The History of Asbestos Litigation in the US

Posted by Anapol Weiss on Jun 10, 2016 4:50:37 PM

Asbestos appears naturally in the environment as bundles of fibers. Once considered a go-to insulation material, asbestos is now widely recognized as a dangerous cause of cancer. The shipbuilding industry is particularly well-known for using asbestos in its boilers, steam pipes, and hot water pipes, but it was also widely used in construction, the automotive industry, and more. Asbestos exposure generally comes through inhalation, meaning that people working in asbestos industries and their families are most at risk.

The asbestos industry has faced hundreds of thousands of lawsuits over the last half century, as more and more information has come out proving that many companies had known about its dangerous effects and deliberately suppressed the information.

Asbestos has been used for centuries; Ancient Egyptians used it to make burial shrouds. However, it is only since the Industrial Revolution that large numbers of people were exposed to asbestos in such quantities as to cause a major health crisis. Commercial production of asbestos insulation began in 1879, and the first cases of asbestos-related disease followed close behind. Only 20 years later, in 1899, doctors described curious bodies in the lungs of a patient with asbestos-related disease: asbestos fibers. Less than a decade later, one doctor reported a curiously high mortality rate among asbestos workers.

history_of_asbestos_exposure.pngIn the 1920s and 1930s, more doctors began to directly attribute asbestosis and lung cancer to asbestos exposure. A series of studies proved the dangers of asbestos, but many of them were hushed up by corporations. The US and the UK began introducing limited regulations to protect workers most affected by asbestos exposure, particularly those working in asbestos factories. In the 1960s, studies showed that dangers of asbestos exposure were not limited to workers in asbestos factories, but extended to those working more indirectly with asbestos and even those living near factories. Furthermore, a third asbestos-related disease was discovered in the 1960s: mesothelioma. The issue began to attract media attention in the US and the UK alike, with articles appearing in various newspapers and stories broadcasted on television.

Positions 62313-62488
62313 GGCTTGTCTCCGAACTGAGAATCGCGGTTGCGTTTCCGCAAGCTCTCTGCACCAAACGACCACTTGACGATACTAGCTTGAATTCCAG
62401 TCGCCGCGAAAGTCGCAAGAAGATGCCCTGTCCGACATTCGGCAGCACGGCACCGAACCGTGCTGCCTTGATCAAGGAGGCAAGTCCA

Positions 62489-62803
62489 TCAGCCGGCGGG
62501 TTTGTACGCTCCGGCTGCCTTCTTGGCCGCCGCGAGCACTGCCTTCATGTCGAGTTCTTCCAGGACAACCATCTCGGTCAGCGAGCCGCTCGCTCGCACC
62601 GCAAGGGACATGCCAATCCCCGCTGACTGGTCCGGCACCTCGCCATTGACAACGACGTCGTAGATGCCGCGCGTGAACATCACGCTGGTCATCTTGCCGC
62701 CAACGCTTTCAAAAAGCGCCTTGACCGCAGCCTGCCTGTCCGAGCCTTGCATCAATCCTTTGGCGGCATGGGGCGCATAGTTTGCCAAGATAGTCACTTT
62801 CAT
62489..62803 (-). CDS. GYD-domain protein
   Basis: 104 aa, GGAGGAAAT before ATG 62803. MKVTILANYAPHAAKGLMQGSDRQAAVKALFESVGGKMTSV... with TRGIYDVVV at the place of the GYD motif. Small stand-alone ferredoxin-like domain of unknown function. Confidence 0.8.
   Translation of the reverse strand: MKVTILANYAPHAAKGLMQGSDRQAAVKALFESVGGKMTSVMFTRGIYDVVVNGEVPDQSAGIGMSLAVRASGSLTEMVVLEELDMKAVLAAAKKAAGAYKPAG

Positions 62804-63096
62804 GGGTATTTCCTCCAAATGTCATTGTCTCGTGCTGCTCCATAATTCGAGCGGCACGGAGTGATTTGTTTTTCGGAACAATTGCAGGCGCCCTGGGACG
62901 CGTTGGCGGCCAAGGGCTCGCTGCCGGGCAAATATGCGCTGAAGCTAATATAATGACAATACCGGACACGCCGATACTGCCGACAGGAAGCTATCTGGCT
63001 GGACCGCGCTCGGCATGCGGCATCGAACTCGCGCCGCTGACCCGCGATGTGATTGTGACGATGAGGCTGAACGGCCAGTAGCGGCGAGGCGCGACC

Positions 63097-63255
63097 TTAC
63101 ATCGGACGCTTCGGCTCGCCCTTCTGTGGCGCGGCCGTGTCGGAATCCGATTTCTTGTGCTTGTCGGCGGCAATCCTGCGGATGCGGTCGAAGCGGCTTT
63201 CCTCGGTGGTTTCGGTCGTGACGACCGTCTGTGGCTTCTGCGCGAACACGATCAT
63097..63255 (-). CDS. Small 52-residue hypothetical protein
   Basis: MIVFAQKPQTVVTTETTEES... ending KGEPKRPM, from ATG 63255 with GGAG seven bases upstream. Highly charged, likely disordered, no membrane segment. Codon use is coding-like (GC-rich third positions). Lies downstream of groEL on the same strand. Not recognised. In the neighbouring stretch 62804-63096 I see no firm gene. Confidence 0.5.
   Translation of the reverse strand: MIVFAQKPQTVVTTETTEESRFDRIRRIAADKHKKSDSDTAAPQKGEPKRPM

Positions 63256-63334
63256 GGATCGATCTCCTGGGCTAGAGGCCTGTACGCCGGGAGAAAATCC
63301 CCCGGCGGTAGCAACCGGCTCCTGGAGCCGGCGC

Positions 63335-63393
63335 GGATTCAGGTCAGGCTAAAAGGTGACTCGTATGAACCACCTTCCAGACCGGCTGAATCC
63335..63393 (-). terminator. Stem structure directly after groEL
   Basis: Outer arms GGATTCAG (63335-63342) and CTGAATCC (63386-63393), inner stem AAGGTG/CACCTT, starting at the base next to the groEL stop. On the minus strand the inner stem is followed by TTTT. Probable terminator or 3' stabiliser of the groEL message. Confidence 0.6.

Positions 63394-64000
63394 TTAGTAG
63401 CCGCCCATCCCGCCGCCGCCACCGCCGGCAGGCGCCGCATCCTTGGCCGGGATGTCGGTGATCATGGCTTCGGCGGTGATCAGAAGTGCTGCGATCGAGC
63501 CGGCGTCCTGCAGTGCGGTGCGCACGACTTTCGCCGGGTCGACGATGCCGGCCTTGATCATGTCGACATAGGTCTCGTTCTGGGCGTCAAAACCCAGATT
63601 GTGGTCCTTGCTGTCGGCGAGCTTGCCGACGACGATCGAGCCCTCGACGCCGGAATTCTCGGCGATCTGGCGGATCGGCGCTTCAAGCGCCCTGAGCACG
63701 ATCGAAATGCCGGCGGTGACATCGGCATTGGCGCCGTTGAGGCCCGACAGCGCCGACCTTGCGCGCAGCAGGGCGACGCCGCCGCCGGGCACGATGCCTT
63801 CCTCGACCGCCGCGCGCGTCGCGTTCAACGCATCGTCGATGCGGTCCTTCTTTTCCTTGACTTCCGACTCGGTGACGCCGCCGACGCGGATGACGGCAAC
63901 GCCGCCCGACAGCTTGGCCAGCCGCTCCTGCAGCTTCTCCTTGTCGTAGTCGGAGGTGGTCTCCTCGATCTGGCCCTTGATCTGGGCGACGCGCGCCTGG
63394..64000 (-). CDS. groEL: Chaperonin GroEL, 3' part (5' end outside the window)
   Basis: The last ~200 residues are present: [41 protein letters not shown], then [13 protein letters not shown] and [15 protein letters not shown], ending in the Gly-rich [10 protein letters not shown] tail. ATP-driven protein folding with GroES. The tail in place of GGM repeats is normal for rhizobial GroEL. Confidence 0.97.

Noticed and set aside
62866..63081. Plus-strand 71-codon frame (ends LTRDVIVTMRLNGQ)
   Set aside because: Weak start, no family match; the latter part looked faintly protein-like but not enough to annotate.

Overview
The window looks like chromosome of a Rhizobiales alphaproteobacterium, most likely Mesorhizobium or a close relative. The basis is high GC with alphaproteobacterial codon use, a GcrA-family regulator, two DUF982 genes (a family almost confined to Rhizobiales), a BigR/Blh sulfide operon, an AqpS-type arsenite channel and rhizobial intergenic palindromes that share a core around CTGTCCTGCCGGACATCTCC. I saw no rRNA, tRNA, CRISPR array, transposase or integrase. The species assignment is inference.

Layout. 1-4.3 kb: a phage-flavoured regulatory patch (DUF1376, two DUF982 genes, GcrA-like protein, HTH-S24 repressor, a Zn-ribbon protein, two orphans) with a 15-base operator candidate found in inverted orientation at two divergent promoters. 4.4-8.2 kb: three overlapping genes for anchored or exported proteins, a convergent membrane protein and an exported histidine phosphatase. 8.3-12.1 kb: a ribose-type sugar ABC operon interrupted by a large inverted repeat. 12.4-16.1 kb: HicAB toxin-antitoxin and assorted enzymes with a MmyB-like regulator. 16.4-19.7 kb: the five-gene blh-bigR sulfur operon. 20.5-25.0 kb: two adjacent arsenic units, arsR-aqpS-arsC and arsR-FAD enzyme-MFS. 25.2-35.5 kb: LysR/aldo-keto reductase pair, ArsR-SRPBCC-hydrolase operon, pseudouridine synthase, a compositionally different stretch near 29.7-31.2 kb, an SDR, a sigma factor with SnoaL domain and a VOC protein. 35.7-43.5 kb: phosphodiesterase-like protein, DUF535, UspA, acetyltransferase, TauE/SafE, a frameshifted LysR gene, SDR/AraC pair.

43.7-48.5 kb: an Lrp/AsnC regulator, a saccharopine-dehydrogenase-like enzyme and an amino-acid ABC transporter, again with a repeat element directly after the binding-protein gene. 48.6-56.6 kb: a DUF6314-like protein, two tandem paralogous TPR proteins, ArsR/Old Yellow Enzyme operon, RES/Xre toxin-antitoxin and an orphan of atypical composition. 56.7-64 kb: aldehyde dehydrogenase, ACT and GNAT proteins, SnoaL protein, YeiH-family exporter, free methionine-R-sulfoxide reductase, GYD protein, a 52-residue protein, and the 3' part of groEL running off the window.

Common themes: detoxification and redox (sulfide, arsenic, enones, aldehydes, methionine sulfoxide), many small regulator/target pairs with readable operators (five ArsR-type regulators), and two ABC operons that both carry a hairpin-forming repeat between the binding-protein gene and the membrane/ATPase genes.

In 1969, the US saw its first personal injury lawsuit filed against a major company, Borel v. Fibreboard Paper Products Corps., in which the victim claimed damages due to asbestos-related illness. Over the next few decades, the largest mass tort ever brought to court in the US erupted. Lawyers have been able to prove that companies had knowledge at every level of the dangers of asbestos exposure, yet they ignored or even hid the information. Several of the largest companies in the country were implicated. Many of the companies that mined, manufactured, or used asbestos have closed or gone bankrupt under the weight of litigation. Though regulations are much stricter now, asbestos litigation is still ongoing. Asbestos-related diseases often take decades to manifest, so victims are still finding out today that they were affected by asbestos and bringing their cases to court, long after they were exposed.

Contact our firm for assistance if your loved one was diagnosed with mesothelioma or an asbestos-related condition. We can answer your legal questions and help prepare you for the road ahead.



Topics: Asbestos Exposure

Asbestos Related Diseases: Asbestosis

Posted by Anapol Weiss on May 11, 2016 11:30:00 AM